However we should not bang the merits of the marketplace e.g all the time without looking at the negative impacts these have, to many are like Amazon zombies they do not even see they are very often getting a raw deal. Problem Amazon is killing offline and ONLINE…

    Plus I don’t care what anyone says companies like Amazon cost more jobs than they make and keep wages subdued and do not put anything “back in”….and we have let to much power and influence into the “hands of to few”.

    Anyway am sure the Brexiteers have all the answers in a few months…

  2. Online shopping clearly offers many advantages that physical stores just can’t compete with. It’s pretty much impossible to change your retail model to compete with Amazon given long leases and legal ramifications that prevent bricks and mortar retailers from upping sticks. Aside from the physical hurdles, trying to compete against Amazon in the long run is a lost cause. How can you compete against someone so big and powerful. Overtime Amazon and a select few will pretty much defeat all retail competition. However we need to be aware of the consequences of the death of retail and the high street.

    1. Ultimately governments/local councils need to replenish the taxes lost from the closed high street retailers to balance their books otherwise they can’t function. Who should be liable for this lost revenue? It has to be collected from someone?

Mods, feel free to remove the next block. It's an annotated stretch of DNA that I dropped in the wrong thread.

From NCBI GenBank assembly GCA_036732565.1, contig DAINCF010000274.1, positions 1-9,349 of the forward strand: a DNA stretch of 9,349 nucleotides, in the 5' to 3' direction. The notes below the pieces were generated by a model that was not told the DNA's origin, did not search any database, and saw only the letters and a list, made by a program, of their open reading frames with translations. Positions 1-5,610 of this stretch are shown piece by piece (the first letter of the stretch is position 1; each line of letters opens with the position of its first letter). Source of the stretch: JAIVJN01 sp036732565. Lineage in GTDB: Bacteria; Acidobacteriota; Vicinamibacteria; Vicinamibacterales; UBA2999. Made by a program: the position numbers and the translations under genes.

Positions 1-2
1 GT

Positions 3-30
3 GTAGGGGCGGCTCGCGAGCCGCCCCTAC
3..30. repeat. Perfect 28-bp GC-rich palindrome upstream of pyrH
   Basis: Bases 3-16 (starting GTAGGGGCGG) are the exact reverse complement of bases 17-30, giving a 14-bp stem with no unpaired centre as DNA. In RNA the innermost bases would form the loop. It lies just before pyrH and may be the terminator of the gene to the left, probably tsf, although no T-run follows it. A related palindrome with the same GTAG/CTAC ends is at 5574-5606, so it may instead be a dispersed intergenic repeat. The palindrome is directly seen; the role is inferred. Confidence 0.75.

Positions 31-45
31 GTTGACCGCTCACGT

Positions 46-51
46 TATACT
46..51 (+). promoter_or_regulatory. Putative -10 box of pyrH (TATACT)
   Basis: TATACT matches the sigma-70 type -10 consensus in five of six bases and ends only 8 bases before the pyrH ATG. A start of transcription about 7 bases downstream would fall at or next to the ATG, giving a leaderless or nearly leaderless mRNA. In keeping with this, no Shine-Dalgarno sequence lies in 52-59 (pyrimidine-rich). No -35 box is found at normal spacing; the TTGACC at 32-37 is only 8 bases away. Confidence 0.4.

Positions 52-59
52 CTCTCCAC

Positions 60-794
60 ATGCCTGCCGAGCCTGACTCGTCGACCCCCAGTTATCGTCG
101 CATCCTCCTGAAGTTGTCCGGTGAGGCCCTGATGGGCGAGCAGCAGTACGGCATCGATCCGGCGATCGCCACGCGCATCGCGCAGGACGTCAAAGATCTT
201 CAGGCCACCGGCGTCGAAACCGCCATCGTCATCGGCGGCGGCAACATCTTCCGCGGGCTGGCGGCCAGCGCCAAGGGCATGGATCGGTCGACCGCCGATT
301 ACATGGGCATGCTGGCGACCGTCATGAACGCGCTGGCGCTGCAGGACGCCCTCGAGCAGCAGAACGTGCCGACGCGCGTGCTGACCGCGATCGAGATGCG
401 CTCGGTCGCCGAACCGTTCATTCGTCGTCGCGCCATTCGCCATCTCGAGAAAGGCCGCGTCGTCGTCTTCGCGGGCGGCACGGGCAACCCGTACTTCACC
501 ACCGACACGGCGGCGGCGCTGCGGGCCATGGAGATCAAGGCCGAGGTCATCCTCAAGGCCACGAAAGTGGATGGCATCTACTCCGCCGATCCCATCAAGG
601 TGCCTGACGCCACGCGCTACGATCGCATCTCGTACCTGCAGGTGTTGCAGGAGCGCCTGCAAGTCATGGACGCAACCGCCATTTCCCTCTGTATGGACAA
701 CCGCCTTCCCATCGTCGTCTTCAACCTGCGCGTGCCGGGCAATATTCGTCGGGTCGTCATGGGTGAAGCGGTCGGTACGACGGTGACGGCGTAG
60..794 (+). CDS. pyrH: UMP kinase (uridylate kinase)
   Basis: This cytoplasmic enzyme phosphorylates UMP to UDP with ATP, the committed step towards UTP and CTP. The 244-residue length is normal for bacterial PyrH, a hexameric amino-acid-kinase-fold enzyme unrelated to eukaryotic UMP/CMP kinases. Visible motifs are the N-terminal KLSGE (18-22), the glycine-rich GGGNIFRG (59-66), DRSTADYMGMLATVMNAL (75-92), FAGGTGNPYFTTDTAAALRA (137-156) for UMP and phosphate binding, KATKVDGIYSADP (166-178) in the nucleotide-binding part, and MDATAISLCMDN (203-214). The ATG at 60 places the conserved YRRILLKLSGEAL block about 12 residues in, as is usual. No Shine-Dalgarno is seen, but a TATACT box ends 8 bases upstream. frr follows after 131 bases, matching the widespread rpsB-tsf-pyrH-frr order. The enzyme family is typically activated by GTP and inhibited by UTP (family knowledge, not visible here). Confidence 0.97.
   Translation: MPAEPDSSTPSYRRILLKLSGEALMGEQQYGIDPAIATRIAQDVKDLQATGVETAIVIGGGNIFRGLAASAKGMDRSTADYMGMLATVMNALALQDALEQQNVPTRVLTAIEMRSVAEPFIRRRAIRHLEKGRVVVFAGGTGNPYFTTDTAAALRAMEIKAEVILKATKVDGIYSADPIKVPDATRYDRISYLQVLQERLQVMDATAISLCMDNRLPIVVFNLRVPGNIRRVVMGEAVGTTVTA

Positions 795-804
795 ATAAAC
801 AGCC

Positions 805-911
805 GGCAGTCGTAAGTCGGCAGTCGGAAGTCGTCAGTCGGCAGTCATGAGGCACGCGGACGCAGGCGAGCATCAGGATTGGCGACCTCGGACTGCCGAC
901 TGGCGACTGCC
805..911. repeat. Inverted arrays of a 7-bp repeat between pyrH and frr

2. 1 in 10 jobs nationwide is in the retail space. All these jobs will ultimately be lost in time with fewer created in the online space. Are we happy for a significant portion of the workforce to loose their jobs?

    3. Amazon represented 49% of total online sales in the US (5% of total retail spend) in 2017. Are we happy for the whole of retail to ultimately be controlled by a concentrated number of shareholders in Amazon? The concentration of the wealth of the world is being further squeezed into a select few.

    4. Are we happy to sit at home 24/7 in front of our laptops?

    5. As footfall drops on high streets and shopping centers, the areas will become run down and out of fashion. They can’t survive solely on the back of hair saloons and cafes. These businesses will become effected too.